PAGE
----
The AAHGS Nashville secretary has been appointed by the national president of AAHGS to chair the AAHGS National Special Projects Committee to nationalize both the HBCU Newspaper History Project and the Nonagenarian Slave Grandchildren Remember Project among others.

Among AAHGS Nashville’s recent and usual activities are in 2011 Fletcher Moon presented ”Watch Night: African American Adaptation of a Christian Service During and Since the Civil War Period,” Dr. Lynn Lewis presented “Juneteenth: From Texas to Tennessee and Beyond--Slavery's Last Stand,” and Pamela E. Foster presented “The Confederate Flag: Hanging in the Home of an African-American Historical Writer” all at the Kentucky-Tennessee American Studies Association Conference “Images, Sounds, and Meanings of the Civil War.”

In 2010 Dr. Richard Browning, Jr. presented “Dead Livestock: A Retrospective on the Nashville Flood’s Impact on the Goats at Tennessee State University” and Jo Ann Williams McClellan presented research that led to the book “Gone But Not Forgotten: African American Cemeteries and 1908-1930 Death Records of Maury County, Tennessee,” both at the Civil Rights Conference Room in the Nashville Room of the Nashville Public Library.

In 2009 Principals of a project to renovate historic Jefferson Street in Nashville presented "Gateway to Heritage" at Stillwaters Cafe, 1207 Jefferson Street. Presenters were Ginger Hausser Pepper, who received an $800,000 grant through TSU's Center for Service Learning and Civic Engagement for the project; The Edge Group, former Tennessee Titans football player Eddie George's design firm; and Kwame Leo Lillard of the Jefferson Street United Merchant Partnership, Inc. (JUMP).

In 2008 Dr. Thomas Edward Brannon presented research that led to his father’s book “Times to Be Remembered” at the Civil Rights Conference Room at the Nashville Room of the Nashville Public Library. In 2007 Carrie Gentry presented research that led to the book “A Life Worth Living: A Biography of Howard Gentry, Sr.” at the Civil Rights Conference Room in the Nashville Room of the Nashville Public Library.

In 2006 Gloria McKissack and Pamela E. Foster presented “Trace History, Forge Connections to Past” at the Black History Month celebration at Holy Trinity Episcopal Church in Nashville and Julia Otey Lee presented “Family Historians Uncover Slave Past” at the Civil Rights Conference Room in the Nashville Room of the Nashville Public Library.

Among the AAHGS Nashville members who have published their research are Carrie Gentry in the book “A Life Worth Living: A Biography of Howard Gentry, Sr.,” John F. Baker, Jr. in “The Washingtons of Wessyngton Plantation,” and Pamela E. Foster in the books “My Country,” “My Country, Too,” “Nashville’s Holy Trinity Episcopal Church,” and “With the Faith of Benjamin.”

The local chapter is part of The Afro-American Historical and Genealogical Society, Inc.’s Washington, D.C,.-based network of local chapters, which is the premier organization dedicated to documenting and disseminating African-American genealogy and history. Because of this close connection, AAHGS Nashville membership includes national membership and benefits.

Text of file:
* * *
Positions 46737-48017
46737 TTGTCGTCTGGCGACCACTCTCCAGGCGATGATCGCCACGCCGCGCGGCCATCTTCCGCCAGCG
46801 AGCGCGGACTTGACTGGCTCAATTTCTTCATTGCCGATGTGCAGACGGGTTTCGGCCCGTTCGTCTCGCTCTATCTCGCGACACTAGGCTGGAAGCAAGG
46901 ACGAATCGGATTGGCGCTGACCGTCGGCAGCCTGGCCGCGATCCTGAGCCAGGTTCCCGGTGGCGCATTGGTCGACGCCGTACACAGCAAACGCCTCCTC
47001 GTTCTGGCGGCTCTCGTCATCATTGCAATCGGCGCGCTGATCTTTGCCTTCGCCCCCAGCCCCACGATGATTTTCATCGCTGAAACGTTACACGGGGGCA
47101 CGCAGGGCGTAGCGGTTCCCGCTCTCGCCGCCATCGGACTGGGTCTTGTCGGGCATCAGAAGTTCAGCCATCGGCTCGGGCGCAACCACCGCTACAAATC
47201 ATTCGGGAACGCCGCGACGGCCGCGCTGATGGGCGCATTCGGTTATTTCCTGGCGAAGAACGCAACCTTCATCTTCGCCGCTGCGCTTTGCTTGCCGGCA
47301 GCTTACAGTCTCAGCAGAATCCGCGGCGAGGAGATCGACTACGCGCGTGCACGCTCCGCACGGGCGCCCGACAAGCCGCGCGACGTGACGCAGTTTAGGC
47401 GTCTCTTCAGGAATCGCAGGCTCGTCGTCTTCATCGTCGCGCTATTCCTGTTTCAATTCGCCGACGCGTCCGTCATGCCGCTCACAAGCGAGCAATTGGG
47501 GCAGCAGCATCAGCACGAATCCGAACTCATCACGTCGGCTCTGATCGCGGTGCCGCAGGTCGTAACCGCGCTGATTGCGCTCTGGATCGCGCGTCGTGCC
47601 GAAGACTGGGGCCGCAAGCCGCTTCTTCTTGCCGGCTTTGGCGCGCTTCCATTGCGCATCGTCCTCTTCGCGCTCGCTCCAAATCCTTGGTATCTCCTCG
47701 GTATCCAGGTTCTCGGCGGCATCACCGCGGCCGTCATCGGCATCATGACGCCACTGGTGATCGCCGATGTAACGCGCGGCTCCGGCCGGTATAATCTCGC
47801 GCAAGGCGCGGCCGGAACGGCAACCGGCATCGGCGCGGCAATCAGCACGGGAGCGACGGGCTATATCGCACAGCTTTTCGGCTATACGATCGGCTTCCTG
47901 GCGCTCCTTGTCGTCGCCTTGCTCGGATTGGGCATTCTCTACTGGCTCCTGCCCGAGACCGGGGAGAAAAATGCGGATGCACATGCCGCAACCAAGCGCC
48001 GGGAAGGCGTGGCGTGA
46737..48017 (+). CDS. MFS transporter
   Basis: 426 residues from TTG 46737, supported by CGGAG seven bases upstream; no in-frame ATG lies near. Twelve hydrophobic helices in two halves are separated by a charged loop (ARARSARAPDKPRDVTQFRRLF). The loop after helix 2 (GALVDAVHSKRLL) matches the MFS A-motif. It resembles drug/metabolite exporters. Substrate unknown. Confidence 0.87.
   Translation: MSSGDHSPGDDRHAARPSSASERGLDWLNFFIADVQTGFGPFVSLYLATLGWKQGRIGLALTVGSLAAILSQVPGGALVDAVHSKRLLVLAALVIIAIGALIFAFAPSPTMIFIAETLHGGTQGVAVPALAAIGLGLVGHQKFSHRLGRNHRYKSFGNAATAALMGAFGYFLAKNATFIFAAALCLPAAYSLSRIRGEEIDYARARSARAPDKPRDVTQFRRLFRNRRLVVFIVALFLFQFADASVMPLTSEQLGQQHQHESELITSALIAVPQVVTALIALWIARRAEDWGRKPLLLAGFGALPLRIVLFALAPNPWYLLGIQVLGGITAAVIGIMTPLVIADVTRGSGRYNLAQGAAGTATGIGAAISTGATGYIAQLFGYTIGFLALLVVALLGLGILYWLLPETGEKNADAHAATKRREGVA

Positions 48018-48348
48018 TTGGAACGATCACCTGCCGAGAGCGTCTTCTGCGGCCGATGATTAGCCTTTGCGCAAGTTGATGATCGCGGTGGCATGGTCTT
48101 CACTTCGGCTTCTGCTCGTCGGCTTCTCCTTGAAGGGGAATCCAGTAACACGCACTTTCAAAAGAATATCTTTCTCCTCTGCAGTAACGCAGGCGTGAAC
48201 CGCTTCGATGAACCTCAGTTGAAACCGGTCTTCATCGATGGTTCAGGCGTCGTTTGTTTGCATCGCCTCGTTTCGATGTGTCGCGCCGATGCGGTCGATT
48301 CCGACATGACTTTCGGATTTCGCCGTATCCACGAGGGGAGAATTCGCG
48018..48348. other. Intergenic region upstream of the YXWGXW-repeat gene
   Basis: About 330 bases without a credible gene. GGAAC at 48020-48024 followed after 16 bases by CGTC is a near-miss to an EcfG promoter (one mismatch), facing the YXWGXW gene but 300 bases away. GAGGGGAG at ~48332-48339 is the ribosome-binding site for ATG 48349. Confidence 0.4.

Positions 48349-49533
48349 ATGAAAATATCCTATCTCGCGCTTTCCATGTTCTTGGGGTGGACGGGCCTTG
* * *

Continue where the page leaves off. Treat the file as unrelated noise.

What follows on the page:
AAHGS national members receive the annual scholarly Journal of the Afro-American Historical & Genealogical Society and the bi-monthly newsletter AAHGS News (Jan/Feb; Mar/Apr; May/June; July/Aug; Sept/Oct & Nov/Dec). Other benefits include reduced conference fees and access to other persons searching their history and genealogy.

AAHGS Nashville is a 501(c)(3) charitable organization becoming registered to raise funds in Tennessee and does not charge for its events. It was chartered November 12, 2005, by founding members Dr. Carol Creswell-Betsch, Margarette Robinson Foster Chesser, Dolores Porter Foster, Pamela E. Foster, Holy Trinity Episcopal Church, Jewel Ann Dillihunt McCallister, Michelangelo McCallister, Sr., Gloria Haugabook McKissack, Lena Brown Prince, Jessie Carney Smith, and H. Henryne D. White.

In his November 16, 2005, letter acknowledging establishment of the AAHGS Nashville chapter, AAHGS Chapters Committee Co-chair Lucius Bowser said, "I also want to congratulate you and your chapter as being the quickest approved Chapter in history. Great work."

Financial information in-depth

Form 990 documents

We do not have Form 990 documents for this nonprofit yet. Check back periodically.

Assets and Revenues reported Dec. 1, 2012

Asset Amount:
Income Amount:
Form 990 Revenue Amount:

Organization Information

NTEE Code:
Ruling Date:
April 1, 1982
Group Exemption Number:
3277
Subsection Code:
N/A
Affiliation Code:
Intermediate
Classification Code:
N/A
Deductibility Code:
Contributions are deductible.
Foundation Code:
Organization that normally receives no more than one third of its support from gross investment income and unrelated business income and at the same time more than one third of its), support from contributions, fees, and gross receipts related to exempt purposes. 509(a)(2)
Activity Code:
N/A
Organization Code:
Corporation
Exempt Organization Status Code:
Unconditional Exemption
Advanced Ruling Expiration Date:
N/A
Filing Regulation Code:
990 - Required to file Form 990-N - Income less than $25,000 per year
Filing Regulation Code:
No 990-PF return
Asset Code:
0
Income Code:
0
Account Period:
December